Back in 1978, I was a very fortunate college student in that I found a way to purchase a pair of Rogers LS3/5a loudspeakers. In 1980, my roommates and I were robbed twice, which, along with momma’s State Farm insurance plan, led to a backup record player -- a Harman Kardon “twenty” complete with factory-aligned (and correctly aligned) Ortofon Concorde pickup.

One evening, courtesy of a classmate’s uncle, I hooked up a loaner set of electronics -- an Audio Research SP-3 preamplifier and a Bryston 4B amplifier (and now you know the connection). THAT created some magic to my then unjaded ears. Rickie Lee was singing when a roommate walked in -- he stopped, listened, and said, “It sounds like she’s in the room!”

(Indeed, it did.)

Later that year, one of my other roommates blamed me for turning him into an audiophile -- I blame those BBC monitors.

Thanks for your article.

Best regards,
Jim Susky
United States

P.S. Thanks also for the photo of an “original” 4B -- a plain Jane that really “put out” for a few hours.

That’s a great story! . . . Doug Schneider

Taming the Triangle Borea BR03 Speakers' Treble

To Doug Schneider,

I enjoyed reading your review of the Triangle Borea BR03 speakers. I recently ordered a pair and have found them very enjoyable aside from some occasional brightness. I’m just using an Emotiva BasX A-100 amp, so I’m wondering if that’s what may be causing the brightness. Do you think it would make sense to try a different amplifier, or am I just coming up against the nature of these speakers? If the former, I would be very grateful for a sub-$500 power amp recommendation that would smooth out the sound.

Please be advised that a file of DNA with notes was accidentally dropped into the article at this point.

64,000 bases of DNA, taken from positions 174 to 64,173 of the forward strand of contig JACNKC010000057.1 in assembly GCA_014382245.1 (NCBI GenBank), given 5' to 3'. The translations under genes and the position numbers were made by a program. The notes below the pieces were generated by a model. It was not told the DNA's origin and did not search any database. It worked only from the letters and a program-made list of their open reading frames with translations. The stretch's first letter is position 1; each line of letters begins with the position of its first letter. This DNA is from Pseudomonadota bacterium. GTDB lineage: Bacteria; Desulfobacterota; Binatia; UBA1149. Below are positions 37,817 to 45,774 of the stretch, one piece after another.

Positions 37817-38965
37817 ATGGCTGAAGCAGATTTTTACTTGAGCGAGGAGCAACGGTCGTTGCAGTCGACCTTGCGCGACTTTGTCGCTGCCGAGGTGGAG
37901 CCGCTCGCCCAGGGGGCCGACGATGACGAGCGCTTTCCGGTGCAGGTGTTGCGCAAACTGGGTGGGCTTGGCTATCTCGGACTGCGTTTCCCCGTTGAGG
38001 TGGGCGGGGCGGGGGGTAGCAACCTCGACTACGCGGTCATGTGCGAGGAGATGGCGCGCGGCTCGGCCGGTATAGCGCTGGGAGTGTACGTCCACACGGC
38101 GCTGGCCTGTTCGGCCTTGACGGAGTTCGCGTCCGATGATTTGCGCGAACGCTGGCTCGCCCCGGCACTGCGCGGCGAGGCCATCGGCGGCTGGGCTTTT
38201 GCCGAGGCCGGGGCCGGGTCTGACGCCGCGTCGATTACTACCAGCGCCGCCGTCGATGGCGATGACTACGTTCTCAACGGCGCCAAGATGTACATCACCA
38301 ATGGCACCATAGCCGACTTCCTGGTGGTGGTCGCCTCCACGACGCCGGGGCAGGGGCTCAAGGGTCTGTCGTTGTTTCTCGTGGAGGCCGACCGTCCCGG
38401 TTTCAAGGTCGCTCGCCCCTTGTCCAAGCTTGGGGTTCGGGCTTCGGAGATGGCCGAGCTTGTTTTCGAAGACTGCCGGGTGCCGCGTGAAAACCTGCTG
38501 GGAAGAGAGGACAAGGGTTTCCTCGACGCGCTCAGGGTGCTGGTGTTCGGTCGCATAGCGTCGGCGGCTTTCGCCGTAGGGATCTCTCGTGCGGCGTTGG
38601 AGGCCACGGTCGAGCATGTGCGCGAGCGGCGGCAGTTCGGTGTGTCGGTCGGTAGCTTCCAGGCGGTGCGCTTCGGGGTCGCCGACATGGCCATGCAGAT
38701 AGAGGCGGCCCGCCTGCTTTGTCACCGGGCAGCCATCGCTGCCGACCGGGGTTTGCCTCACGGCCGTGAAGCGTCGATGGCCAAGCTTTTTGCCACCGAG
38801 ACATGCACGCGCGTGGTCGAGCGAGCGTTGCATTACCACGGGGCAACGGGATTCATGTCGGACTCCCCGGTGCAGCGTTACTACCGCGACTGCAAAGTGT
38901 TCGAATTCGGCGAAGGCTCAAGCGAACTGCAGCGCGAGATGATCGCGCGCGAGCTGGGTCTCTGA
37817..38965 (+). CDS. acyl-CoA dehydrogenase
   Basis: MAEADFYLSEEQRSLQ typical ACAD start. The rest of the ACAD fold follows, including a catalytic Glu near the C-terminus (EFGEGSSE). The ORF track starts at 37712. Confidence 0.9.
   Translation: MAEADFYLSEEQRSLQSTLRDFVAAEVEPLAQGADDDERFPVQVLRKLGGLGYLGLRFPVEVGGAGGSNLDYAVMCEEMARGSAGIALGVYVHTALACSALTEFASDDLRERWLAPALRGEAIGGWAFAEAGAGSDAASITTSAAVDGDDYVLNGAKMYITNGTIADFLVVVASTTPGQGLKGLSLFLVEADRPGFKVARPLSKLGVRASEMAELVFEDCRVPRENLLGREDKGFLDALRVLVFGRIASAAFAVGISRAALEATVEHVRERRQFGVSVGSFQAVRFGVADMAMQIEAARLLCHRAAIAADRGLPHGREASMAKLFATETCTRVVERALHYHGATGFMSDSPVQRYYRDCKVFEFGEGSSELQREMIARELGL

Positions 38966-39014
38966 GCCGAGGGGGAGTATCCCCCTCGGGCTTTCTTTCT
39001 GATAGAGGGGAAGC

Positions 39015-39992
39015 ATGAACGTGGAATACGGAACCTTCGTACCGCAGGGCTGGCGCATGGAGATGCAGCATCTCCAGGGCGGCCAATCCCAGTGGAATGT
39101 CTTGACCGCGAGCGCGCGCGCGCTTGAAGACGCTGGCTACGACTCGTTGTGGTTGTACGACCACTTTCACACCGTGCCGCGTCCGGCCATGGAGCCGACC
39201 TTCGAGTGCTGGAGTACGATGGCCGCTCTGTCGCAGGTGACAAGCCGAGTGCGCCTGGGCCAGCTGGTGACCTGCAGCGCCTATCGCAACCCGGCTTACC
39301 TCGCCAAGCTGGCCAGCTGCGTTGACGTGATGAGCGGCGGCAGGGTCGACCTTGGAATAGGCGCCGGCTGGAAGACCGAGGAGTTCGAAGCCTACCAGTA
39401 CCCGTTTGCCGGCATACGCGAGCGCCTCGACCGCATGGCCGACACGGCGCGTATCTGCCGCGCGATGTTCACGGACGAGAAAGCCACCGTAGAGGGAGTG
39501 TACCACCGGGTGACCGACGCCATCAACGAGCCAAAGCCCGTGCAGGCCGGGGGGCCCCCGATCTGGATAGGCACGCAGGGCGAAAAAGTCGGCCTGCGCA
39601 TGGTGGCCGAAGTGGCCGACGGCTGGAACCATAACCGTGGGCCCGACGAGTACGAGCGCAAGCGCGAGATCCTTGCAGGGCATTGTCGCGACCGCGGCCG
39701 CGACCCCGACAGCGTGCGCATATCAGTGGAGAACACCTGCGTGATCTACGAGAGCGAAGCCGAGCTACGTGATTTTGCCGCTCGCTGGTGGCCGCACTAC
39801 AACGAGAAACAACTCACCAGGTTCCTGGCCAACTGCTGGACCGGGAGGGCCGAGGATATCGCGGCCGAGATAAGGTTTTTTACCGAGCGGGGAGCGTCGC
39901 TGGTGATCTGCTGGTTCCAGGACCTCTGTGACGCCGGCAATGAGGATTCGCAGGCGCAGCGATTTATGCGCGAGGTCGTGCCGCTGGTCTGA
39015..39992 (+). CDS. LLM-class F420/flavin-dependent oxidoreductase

Thank you very much.

United States

I wouldn’t blame the amplifier for the brightness -- it’s, to use your words, “the nature of these speakers.” If you look at our acoustical measurements of the BR03, you’ll see the tweeter’s output is fairly high at around 5kHz and 10kHz, particularly on-axis (i.e., directly in front), which is the cause of that brightness.

While some tubed amplifiers do roll off the highs, using an amplifier to tame brightness isn’t a good idea -- no good amp is likely going to diminish the highs all that much unless it has a tone control for the treble or some sort of equalization to let you turn the treble down. And don’t think about changing the cables or other electronics in your system because replacing them won’t do that much to reduce the highs, either.

I suggest working with speaker placement and room acoustics. Let’s start with speaker placement. Definitely don’t have the speakers toed in so they’re pointing straight at you. Instead, start with no toe-in at all, meaning the speakers are firing straight into the room. Set up that way, the tweeters’ on-axis output won’t be coming straight for your ears (I’m assuming you’re positioned several feet from the speakers and between them). This way, you’ll be hearing more of the off-axis response of both speakers, which isn’t as bright.

As far as room acoustics go, soft materials help to absorb high frequencies. I don’t know if your floor is hard or carpeted, but if it’s hard, consider throwing an area rug down large enough to fill up most if not all of the space between the speakers and your listening position. The rug will help to soak up some of the highs as well as reduce reflections from the floor. Similarly, soft materials on sidewalls (some people hang area rugs on them) can help too. . . . Doug Schneider